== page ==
Grading & Glossary


Our records are generally in very good plus condition or better. It is just not worth the trouble of describing, photographing, storing, packing, cleaning and posting a lesser record to even chance a customer being disappointed.

This is not to say that none of our records have scratches and significant surface noise, some do. We include these in so far as their scarcity or other merit warrants their inclusion.

Therefore, we try to provide a more objective and detailed description of our records than the usual grading scales. Please let us know if you have any suggestions or criticisms.

The Process

Firstly, we try to get a sense of a record's history. Spindle hole wear, the number and eccentricity of spindle marks on the label, dirt, disc discoloration, cover condition, worn openings and tatty, torn or missing inner sleeves all reveal something of how much, and in what manner a record has been used. Discs are then examined for physical signs of defects such as scratches, dirt, warping or production flaws. The ones that are acceptable are carefully described for listing or may require cleaning and playing first.

We play records with light scratches, significant scuffs or evidence of wear in order to listen for scratches, mis-tracking, and (subjectively) the amount of surface noise and the audio fidelity.

 Currently, I use a Mitsubishi Direct Drive turntable DP-84DA. It has a fluid damped lowering tone-arm. The pick-up is a Stanton 681EEE with the tracking weight set to 1.75 grams.

Part of the allure of vinyl records is the accompanying cover art and other embellishments. Therefore, we take time to detail the condition and completeness of our records and include the photo of the actual album cover described.

All photos of covers and labels are of the actual record except when we are offering a number of new records. In this case, the photo is of a representative record.

All of the discs in this catalogue are covered and properly shelved in clean and temperate conditions.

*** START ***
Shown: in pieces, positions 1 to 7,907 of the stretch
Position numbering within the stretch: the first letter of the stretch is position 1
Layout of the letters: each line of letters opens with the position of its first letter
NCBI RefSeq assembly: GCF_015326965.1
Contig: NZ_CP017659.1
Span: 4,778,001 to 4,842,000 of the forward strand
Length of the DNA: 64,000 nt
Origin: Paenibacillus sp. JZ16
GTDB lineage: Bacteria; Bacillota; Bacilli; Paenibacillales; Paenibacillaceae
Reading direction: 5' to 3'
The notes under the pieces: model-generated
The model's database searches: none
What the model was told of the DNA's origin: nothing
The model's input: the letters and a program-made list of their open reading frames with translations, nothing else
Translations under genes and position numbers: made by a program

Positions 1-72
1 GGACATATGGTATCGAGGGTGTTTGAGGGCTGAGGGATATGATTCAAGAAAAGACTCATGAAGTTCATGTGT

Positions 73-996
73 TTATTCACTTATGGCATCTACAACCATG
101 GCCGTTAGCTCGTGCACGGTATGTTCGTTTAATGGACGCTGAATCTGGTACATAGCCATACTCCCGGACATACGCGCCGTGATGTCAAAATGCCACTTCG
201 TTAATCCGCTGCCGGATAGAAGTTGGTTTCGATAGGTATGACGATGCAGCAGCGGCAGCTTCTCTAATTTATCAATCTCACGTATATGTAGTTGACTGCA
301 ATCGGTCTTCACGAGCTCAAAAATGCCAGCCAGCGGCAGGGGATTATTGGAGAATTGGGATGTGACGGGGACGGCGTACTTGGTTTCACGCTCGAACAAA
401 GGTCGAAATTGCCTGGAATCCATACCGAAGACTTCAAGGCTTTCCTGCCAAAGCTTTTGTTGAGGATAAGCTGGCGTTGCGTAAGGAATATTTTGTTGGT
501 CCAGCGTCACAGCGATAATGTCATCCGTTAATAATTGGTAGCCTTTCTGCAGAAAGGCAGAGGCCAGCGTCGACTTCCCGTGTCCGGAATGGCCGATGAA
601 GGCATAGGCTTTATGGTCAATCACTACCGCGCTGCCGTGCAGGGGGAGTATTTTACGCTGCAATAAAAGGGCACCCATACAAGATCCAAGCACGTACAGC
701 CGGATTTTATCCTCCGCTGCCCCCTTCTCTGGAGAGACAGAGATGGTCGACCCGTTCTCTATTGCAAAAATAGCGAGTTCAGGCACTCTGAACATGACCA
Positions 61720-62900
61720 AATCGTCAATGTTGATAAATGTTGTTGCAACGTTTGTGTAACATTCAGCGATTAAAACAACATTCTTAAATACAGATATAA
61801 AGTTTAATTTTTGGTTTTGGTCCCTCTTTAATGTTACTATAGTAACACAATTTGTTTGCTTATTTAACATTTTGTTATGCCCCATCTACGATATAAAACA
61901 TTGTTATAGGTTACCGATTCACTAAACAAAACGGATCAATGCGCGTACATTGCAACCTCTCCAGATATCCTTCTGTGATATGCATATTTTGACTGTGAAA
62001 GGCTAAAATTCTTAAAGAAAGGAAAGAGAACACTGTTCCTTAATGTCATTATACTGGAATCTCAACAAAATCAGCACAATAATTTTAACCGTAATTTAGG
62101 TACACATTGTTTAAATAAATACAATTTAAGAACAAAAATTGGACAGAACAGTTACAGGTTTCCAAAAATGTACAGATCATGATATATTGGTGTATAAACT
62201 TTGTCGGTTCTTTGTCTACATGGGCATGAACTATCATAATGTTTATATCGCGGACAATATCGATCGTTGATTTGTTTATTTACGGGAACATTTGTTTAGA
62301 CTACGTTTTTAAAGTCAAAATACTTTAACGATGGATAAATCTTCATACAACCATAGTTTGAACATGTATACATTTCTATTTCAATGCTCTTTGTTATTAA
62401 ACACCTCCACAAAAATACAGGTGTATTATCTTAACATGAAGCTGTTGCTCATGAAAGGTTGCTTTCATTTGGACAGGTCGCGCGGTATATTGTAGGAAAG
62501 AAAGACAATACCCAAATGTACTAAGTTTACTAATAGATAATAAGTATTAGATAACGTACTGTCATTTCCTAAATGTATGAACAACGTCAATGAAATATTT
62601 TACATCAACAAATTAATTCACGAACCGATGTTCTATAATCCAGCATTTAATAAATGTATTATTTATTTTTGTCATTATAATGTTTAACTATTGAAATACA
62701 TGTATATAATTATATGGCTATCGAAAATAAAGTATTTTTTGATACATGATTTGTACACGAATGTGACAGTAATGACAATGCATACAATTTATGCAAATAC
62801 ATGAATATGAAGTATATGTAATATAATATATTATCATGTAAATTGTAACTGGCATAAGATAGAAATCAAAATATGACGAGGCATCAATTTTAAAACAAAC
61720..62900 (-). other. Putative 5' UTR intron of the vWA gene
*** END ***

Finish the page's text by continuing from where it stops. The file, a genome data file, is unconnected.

- Faint - requires attention to discern, be it wear to the sleeve or surface noise on the disc.
 - Light - is noticeable but does not significantly detract from (very subjective).
 - Moderate - about the amount of wear expected for age. Usually pertains to sleeves.
 - Obvious, Intrusive - Less than acceptable condition. Discs and sleeves described thus may be included in our catalogue more for their scarcity and/or other merit.

Scuff - a mark on the surface of a disc which may not descend into the groove. Therefore does not cast a shadow when viewed with a light in front. May be caused by pressure applied to disc in its cover or the disc being placed and slid on a gritty surface. May or may not affect the sound.

Heavy Scuff - definitely impacts the information in the groove.

Broad Scuff - appears as an ugly mark on record surface. May be caused by fingernail, player spindle or other blunt object skating across record surface. Often looks worse than it sounds.

Scratch - a line in the surface of a disc which does descend into the groove and is identified by a shadow line when held up to light. Often caused by the phono needle or other sharp object gouging a groove across the record surface. Unless the scratch is very light, it will cause that annoying periodic click as the record is played.

Mis-tracking - is any defect in the record that causes the needle to leave its path in the groove. That is, to skip a revolution or get stuck.

Warp - The disc is not flat and may cause mis-tracking. Records that are warped may introduce noise as the angle of the needle in the groove changes. Also, warping causes frequency changes in the reproduced audio which is a form of distortion.